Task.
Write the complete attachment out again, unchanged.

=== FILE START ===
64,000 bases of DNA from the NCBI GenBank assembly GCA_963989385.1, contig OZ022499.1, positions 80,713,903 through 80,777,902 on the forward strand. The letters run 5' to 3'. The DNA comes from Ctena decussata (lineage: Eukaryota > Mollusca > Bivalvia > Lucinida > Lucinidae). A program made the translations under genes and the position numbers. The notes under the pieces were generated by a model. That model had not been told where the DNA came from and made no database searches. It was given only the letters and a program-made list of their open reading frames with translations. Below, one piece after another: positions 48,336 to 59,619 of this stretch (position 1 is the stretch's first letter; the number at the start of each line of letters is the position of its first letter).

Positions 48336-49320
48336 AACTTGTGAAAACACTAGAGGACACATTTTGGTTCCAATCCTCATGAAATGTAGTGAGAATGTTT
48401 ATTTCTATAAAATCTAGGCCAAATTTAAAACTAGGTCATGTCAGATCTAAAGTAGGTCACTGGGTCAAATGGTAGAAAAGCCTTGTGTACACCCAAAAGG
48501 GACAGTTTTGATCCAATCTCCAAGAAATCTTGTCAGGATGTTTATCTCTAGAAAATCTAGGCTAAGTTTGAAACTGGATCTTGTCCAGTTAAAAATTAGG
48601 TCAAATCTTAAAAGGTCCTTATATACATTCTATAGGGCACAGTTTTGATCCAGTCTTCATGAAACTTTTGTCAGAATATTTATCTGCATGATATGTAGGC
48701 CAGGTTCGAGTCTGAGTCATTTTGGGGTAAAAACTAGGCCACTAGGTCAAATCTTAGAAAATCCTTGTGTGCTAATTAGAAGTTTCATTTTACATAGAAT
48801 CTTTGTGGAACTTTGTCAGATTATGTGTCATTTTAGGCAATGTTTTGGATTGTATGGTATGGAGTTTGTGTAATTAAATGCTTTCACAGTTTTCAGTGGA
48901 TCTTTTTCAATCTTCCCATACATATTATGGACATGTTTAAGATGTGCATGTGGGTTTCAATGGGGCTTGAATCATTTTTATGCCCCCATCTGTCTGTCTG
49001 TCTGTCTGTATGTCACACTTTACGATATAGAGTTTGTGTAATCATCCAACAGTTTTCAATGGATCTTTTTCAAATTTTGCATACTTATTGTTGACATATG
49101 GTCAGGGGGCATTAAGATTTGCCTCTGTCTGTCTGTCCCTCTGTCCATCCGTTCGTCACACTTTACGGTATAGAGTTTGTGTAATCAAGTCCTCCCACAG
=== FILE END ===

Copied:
64,000 bases of DNA from the NCBI GenBank assembly GCA_963989385.1, contig OZ022499.1, positions 80,713,903 through 80,777,902 on the forward strand. The letters run 5' to 3'. The DNA comes from Ctena decussata (lineage: Eukaryota > Mollusca > Bivalvia > Lucinida > Lucinidae). A program made the translations under genes and the position numbers. The notes under the pieces were generated by a model. That model had not been told where the DNA came from and made no database searches. It was given only the letters and a program-made list of their open reading frames with translations. Below, one piece after another: positions 48,336 to 59,619 of this stretch (position 1 is the stretch's first letter; the number at the start of each line of letters is the position of its first letter).

Positions 48336-49320
48336 AACTTGTGAAAACACTAGAGGACACATTTTGGTTCCAATCCTCATGAAATGTAGTGAGAATGTTT
48401 ATTTCTATAAAATCTAGGCCAAATTTAAAACTAGGTCATGTCAGATCTAAAGTAGGTCACTGGGTCAAATGGTAGAAAAGCCTTGTGTACACCCAAAAGG
48501 GACAGTTTTGATCCAATCTCCAAGAAATCTTGTCAGGATGTTTATCTCTAGAAAATCTAGGCTAAGTTTGAAACTGGATCTTGTCCAGTTAAAAATTAGG
48601 TCAAATCTTAAAAGGTCCTTATATACATTCTATAGGGCACAGTTTTGATCCAGTCTTCATGAAACTTTTGTCAGAATATTTATCTGCATGATATGTAGGC
48701 CAGGTTCGAGTCTGAGTCATTTTGGGGTAAAAACTAGGCCACTAGGTCAAATCTTAGAAAATCCTTGTGTGCTAATTAGAAGTTTCATTTTACATAGAAT
48801 CTTTGTGGAACTTTGTCAGATTATGTGTCATTTTAGGCAATGTTTTGGATTGTATGGTATGGAGTTTGTGTAATTAAATGCTTTCACAGTTTTCAGTGGA
48901 TCTTTTTCAATCTTCCCATACATATTATGGACATGTTTAAGATGTGCATGTGGGTTTCAATGGGGCTTGAATCATTTTTATGCCCCCATCTGTCTGTCTG
49001 TCTGTCTGTATGTCACACTTTACGATATAGAGTTTGTGTAATCATCCAACAGTTTTCAATGGATCTTTTTCAAATTTTGCATACTTATTGTTGACATATG
49101 GTCAGGGGGCATTAAGATTTGCCTCTGTCTGTCTGTCCCTCTGTCCATCCGTTCGTCACACTTTACGGTATAGAGTTTGTGTAATCAAGTCCTCCCACAG